Did you know that the care you give your trees and shrubs doesn’t stop when the weather gets cold? It’s true! There are things you should be doing for your plant life that will help them withstand the long cold winters so that they can flower beautifully in the warmer months.
While the specifics of what plants can and can’t endure vary depending on the species of vegetation you have on your property, there are a few general problems that plants can face during the winter: extreme temperature fluctuations; extremely cold temperatures; frost or freeze cracks; winter burn. Extreme temperatures are problematic for plants because plants often don’t like to have to rapidly adjust to two different climates. An unseasonably warm day after a succession of cold ones could put stress on your plants. Frost cracks, also known as freeze cracks, are lengthwise splits in the surface of the tree. They happen when sudden temperature changes cause the outer layer of the wood to contract more quickly than the inner layer.
Your plants can also be susceptible to the byproducts of winter weather. Snow and ice can weigh down branches, causing them to break. The salt used to melt winter snow and ice can cause problems, too.
If you’re at a loss as to what you should do to preserve your outdoor vegetation, you have come to the right place. This tree and shrub winter maintenance guide will address many of the questions you may have.
1.Are Any of your Plants Too Close to your Home or Power Lines?
Did you know that the care you give your trees and shrubs doesn’t stop when the weather gets cold?
By allowing the trees and plants on your property to grow close to power lines or other utilities, you could be setting yourself up for some major inconveniences. In fact, you could even be putting yourself in danger. Brittle, dried out trees can crash into power lines; and the same goes for branches that are heavy with ice and snow. Overgrown shrubs and other plants can cause problems with underground lines and cables. Be a responsible homeowner and check your vegetation to make sure it is trimmed back.
2.Have you Checked your Plants for Signs of Damage or Disease?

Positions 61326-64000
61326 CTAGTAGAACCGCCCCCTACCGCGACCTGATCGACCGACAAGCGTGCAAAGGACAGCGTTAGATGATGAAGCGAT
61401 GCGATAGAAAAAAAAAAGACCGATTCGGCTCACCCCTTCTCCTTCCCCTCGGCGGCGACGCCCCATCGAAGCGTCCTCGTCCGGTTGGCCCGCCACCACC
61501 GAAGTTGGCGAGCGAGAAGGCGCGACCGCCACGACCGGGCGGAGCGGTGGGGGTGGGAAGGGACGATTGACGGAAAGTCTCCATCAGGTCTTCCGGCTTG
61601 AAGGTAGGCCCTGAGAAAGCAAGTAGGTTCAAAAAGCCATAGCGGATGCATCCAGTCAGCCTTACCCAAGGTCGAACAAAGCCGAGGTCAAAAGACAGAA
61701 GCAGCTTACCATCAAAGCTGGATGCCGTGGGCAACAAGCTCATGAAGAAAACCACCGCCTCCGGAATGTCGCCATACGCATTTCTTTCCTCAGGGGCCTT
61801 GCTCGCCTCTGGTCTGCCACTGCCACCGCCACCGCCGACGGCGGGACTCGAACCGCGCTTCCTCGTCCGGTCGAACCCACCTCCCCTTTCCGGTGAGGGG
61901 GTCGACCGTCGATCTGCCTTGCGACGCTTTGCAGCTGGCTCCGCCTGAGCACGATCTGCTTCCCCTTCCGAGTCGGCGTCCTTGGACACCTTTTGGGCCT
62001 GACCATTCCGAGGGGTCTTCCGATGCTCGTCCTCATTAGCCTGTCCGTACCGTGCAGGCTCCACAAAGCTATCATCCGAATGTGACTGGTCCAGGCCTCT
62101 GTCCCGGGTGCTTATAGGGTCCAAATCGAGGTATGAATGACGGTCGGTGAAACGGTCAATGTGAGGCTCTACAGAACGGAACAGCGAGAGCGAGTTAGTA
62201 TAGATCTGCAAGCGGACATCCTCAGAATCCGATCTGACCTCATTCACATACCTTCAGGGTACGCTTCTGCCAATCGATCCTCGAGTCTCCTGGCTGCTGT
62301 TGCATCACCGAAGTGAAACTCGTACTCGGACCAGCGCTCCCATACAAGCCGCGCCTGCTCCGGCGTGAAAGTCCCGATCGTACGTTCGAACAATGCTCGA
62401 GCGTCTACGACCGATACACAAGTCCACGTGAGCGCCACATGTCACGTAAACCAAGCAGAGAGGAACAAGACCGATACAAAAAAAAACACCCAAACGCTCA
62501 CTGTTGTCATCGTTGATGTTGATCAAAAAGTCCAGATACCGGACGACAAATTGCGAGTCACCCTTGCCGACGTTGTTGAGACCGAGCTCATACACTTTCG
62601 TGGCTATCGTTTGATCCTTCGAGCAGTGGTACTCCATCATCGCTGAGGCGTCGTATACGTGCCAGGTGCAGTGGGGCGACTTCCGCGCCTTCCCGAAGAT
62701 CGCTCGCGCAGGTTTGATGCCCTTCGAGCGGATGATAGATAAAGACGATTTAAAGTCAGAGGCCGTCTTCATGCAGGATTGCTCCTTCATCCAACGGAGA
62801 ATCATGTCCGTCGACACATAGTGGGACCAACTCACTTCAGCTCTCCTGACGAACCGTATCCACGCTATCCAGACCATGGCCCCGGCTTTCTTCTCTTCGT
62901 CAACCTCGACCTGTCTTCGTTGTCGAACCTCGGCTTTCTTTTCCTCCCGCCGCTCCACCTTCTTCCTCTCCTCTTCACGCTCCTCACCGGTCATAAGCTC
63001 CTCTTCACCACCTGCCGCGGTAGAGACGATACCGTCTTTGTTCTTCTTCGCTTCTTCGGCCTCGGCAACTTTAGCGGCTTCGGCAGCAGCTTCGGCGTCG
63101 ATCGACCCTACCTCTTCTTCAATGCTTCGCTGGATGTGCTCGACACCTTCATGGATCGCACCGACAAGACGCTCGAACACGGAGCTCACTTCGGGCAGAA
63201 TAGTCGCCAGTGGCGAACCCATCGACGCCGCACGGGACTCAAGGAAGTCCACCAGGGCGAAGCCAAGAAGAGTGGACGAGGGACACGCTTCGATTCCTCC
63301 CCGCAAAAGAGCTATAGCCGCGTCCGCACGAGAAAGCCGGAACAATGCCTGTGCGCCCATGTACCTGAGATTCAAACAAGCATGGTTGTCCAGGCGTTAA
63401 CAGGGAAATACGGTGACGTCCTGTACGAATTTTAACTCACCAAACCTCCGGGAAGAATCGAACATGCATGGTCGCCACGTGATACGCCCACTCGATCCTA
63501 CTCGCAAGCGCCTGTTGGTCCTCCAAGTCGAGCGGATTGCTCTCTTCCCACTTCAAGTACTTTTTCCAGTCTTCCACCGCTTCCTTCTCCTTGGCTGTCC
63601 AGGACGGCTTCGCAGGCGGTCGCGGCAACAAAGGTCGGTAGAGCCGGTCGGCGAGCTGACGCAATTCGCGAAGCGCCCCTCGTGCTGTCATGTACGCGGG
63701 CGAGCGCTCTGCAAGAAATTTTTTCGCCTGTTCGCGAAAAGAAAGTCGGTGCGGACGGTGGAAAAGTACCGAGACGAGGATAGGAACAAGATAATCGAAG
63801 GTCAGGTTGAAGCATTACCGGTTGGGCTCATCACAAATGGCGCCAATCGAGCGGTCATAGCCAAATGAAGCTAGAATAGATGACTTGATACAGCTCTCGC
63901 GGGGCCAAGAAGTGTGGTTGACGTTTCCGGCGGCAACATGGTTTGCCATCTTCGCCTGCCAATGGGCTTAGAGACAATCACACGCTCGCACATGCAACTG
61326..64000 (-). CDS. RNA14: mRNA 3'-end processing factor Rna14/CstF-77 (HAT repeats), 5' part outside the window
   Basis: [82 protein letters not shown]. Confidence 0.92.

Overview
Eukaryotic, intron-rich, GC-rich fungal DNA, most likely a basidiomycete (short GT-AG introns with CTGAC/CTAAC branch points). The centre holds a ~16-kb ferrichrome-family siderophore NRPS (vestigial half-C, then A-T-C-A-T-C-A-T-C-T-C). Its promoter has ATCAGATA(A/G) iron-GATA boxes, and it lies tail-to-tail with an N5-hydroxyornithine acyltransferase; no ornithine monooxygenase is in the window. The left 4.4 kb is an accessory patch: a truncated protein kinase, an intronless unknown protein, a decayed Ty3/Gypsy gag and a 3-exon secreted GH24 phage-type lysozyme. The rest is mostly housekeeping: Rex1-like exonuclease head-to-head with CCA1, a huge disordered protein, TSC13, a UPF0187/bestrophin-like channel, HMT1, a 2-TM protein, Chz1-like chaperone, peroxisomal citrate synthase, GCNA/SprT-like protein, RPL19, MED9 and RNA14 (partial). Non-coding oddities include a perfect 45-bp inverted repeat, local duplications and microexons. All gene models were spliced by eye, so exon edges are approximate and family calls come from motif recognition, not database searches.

Chances are, you know how your plants look and grow when they are healthy. Before the cold weather moves in, inspect them thoroughly. Look for signs of infestation, damage or rot. Don’t be afraid to bring in a professional to examine your trees and shrubs.
3.Do you Know About the Benefits of Pruning?
Pruning your trees and shrubs rids them of dead or damaged ends so that the parts that remain can keep growing healthy and strong. Prune away unwanted areas after all the leaves have fallen so you will have a better idea what you are looking at.
4.Have you Winterized your Irrigation System?
If you have an irrigation system, it must be prepared for the coming cold weather. Failure to winterize your irrigation system could result in parts becoming cracked, damaged and unusable. Shut off the water supply to your irrigation system. Blow out any tubing and store it in a warm, dry place.
5.Do any of your Plants Need Special Winter Care?
Be knowledgeable about the plants and trees that you have. Some plants are sturdier and can withstand cold weather, but others can’t. If you know that temperatures are going to drop way below freezing, bring what plants you can indoors. If you can’t do that, try wrapping them in plastic. If you live in an area that is known to have cold winters, you may even consider getting rid of extra delicate plants in favor for ones that can stand the cold.
When it comes to preparing for cold weather, don’t forget your plants! They can’t walk or talk, but they can feel the effects of the cold like any other living thing.